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Here's how Huawei and other Chinese firms could access crucial CPU technology without restrictions

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Throughout its history, MIPS has changed hands and IPOed more than once. But, in a surprising turn of events, it has ended up under control of a Chinese company.

As a result, Chinese companies may now license crucial processor architecture IP from the company and develop their SoCs for various purposes without any restrictions imposed by the U.S.

Restrictions applied

Starting from 2018, the US government tightened restrictions on direct Chinese investments in the American startups in a bid not to let the Chinese control new technologies.

In addition, select Chinese companies — most notably Huawei Technologies and its subsidiaries — were included in the US Department of Commerce Entity List, which required them to obtain a special license to access technologies developed in the US in general.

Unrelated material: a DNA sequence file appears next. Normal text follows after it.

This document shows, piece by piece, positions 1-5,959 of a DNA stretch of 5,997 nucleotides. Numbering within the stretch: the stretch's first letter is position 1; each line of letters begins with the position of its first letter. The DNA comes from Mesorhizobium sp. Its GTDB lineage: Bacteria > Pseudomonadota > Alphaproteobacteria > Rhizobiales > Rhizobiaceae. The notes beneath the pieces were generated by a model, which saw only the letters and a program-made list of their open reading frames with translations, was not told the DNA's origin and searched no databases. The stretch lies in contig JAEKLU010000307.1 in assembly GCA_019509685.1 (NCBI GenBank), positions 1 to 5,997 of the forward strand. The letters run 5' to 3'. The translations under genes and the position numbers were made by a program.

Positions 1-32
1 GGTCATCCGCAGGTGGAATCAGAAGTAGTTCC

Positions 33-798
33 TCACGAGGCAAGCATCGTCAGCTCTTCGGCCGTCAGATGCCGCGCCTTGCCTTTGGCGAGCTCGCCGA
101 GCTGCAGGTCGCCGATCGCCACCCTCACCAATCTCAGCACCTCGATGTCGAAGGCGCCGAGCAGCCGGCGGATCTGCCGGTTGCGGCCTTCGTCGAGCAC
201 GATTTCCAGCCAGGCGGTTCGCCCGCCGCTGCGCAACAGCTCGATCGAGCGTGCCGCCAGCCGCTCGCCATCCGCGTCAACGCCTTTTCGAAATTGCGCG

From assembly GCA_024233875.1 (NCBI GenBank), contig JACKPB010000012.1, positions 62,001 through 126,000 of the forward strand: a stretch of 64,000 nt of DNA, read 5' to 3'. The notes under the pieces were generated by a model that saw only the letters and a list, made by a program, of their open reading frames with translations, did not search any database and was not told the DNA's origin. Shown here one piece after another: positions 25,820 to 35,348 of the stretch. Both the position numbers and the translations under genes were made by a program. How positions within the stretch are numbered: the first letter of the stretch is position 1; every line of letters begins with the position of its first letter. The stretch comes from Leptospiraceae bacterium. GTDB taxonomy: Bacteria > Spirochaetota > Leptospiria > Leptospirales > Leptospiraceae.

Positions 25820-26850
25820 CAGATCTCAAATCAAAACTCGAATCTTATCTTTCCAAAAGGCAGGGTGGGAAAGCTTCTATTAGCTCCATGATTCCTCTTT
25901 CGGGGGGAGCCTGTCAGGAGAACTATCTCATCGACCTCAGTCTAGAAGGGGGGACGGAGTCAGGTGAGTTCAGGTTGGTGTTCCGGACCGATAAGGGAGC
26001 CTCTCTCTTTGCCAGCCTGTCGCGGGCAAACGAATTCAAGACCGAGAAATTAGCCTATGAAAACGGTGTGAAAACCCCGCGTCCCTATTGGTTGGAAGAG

This prevented Huawei and some others from working with multiple partners in the country. But apparently, as a result of a series of acquisitions and licensing agreements, the Chinese high-tech companies can still access technologies developed by MIPS, one of the oldest CPU developers from California.

MIPS changes hands

MIPS Computer Systems was established in the early 1980s by a group of scientists from Stanford University, who worked on a project called Microprocessor without Interlocked Pipeline Stages (MIPS).

The researchers successfully developed the MIPS architecture and various cores on its base and then licensed their technologies to other companies willing to design actual CPUs powered by MIPS.

The company was quite successful from 1980s to 1992, when it was acquired by Silicon Graphics Inc to develop in-house CPUs and offer higher performance than it was possible with off-the-shelf offerings from competitors.

SGI spun off MIPS in 1998, the company went public and continued with its licensing business model. While not as successful as Arm, MIPS licensed its cores to a wide range of companies, creating chips for an equally wide range of applications.